Wednesday, May 5, 2010

Los Angeles Based Blogger Mom Comes Clean About Drinking

Stefanie Wilder-Taylor, the Los Angeles based blogger mom, had become well known for drinking moms everywhere decided to come clean and announced that she may have a problem. Her comical books "Sippy Cups Are Not for Chardonnay", and "Naptime Is the New Happy Hour", and her blog, "Babyonbored", advocated a little alcohol to get a mother through a long day. Taylor started to realize that her alcohol use was becoming a little out of control about a year ago and she decided to sober up. "I wasn't saying, you know, go out and just get trashed every night, and who cares if you have kids", Wilder-Taylor, 43, said. "It was just about having fun and still maybe maintaining a little edginess to your personality".

Last year, Stefanie saw that her drinking was no longer for good times as much as it was a coping mechanism for dealing with her daily stresses. With three children, two of which being baby twins Sadie and Matilda, her anxiety increased as well as her drinking. "My life went crazy. ... I had the hormones; I had three kids now at home. Well, I started drinking again with a vengeance," she said. "It spiraled really fast for me. I realized very quickly I'd gone from not drinking at all to drinking a lot, every night". Taylor was always concerned that she was doing enough, constantly worried that she wasn't being a responsible mother; she would drink after the kids were in bed just to manage.

Taylor's case is not much different than countless other mothers around the world who find the stresses of life to be too much at times. They turn to drinking which ultimately develops into an addiction, often times it takes years before the problem is noticed by friends and families. Drinking often takes place while the kids are at school and the husband is at work, when they get home and see mom drinking a glass of wine they assume it is the first of the day. This behavior can go on for years before the problem is detected and an intervention takes place. It is wonderful when alcoholics don't have to take a hard road to recovery, recognizing early on that they have a problem and need help.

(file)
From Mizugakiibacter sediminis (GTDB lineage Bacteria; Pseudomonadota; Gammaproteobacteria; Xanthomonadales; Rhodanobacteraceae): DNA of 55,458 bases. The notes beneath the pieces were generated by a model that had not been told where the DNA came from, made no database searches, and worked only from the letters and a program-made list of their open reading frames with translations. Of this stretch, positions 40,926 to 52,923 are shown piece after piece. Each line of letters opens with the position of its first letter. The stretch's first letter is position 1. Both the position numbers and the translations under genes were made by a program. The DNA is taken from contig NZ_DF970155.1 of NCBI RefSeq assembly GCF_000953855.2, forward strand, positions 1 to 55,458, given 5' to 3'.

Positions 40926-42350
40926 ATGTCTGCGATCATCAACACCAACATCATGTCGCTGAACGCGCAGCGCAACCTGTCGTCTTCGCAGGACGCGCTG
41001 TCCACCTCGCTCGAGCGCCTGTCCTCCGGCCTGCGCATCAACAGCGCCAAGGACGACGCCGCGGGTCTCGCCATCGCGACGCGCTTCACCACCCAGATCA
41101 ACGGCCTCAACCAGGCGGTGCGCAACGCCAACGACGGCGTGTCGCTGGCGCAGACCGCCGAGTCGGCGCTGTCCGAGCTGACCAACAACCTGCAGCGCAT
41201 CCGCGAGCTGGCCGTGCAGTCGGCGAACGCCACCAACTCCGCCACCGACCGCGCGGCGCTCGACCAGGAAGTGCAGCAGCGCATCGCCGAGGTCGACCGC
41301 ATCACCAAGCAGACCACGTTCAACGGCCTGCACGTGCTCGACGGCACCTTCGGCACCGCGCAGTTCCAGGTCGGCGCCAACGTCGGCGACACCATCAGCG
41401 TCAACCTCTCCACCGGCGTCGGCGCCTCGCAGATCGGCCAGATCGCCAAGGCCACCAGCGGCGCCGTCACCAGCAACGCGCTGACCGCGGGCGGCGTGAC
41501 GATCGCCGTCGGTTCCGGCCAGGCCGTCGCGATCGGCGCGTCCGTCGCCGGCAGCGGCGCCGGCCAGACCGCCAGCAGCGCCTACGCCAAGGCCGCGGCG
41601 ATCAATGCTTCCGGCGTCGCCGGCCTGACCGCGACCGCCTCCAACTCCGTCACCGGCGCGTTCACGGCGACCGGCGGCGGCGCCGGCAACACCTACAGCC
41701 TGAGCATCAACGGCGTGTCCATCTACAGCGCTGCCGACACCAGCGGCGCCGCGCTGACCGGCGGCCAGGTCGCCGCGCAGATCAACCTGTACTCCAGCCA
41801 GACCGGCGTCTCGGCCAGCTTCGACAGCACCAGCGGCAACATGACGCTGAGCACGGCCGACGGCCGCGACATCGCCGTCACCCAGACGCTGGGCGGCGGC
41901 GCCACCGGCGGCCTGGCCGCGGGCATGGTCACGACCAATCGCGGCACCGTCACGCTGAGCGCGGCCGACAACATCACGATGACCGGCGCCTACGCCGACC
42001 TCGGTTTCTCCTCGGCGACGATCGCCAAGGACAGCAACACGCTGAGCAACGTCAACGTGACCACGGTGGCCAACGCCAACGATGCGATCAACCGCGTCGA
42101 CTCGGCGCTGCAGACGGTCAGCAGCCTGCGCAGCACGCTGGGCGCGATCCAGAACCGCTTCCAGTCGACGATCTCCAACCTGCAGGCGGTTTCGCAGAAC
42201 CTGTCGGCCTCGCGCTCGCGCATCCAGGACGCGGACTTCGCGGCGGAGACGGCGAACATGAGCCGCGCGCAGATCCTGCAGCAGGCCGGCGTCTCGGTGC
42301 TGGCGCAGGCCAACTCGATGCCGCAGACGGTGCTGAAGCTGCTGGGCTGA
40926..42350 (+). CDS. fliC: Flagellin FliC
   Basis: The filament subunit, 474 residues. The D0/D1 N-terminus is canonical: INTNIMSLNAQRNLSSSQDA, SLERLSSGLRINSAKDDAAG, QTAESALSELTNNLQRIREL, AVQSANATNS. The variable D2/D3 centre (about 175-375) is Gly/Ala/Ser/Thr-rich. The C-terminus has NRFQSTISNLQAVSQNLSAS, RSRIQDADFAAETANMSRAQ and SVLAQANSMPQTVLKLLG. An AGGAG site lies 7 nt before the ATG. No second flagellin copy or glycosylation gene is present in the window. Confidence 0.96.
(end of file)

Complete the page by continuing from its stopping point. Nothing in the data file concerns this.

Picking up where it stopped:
Stefanie Wilder-Taylor is now approaching her one year anniversary for being free from drugs and alcohol and she decided to write about what sobriety has taught her. It is clear that she is on a better path now than she was a year ago and we encourage you to read her story "If Sobriety Has Taught Me Anything".

Monday, May 3, 2010

Crazy Heart Update Prism Award Winner

Prism Award Winners Jeff Bridges and Maggie Gyllenhaal star in “Crazy Heart.”

In the last year there have been a couple of award winning movies that have dealt with addiction as well as mental disabilities. It is very difficult to accurately portray addiction in films for a number of reasons. If you do not know an alcoholic or an addict then it would be difficult to gauge whether or not a movie is an accurate depiction of the disease. Sadly, there probably is not one person on the planet who has not been touched in one way or another by the fallout of another's addiction. As Hollywood moves into the future, the subjects that they are tackling are hitting closer to home for many families in America.

In March we recognized the movie "Crazy Heart" starring Jeff Bridges and Maggie Gyllenhaal, portrayed the struggles of one alcoholic musician (Jeff Bridges) as he attempts to get sober. The film won two Oscars as well as many other significant awards that endorse the films achievements. "Crazy Heart" was just honored in the annual Prism Awards for its accurate portrayal of the disease of addiction, the Hollywood Reporter reported April 22. The "Soloist", starring Jamie Fox as a mentally disabled musician who is trying to find his way back into society, also received a Prism award for its accurate depiction of mental illness.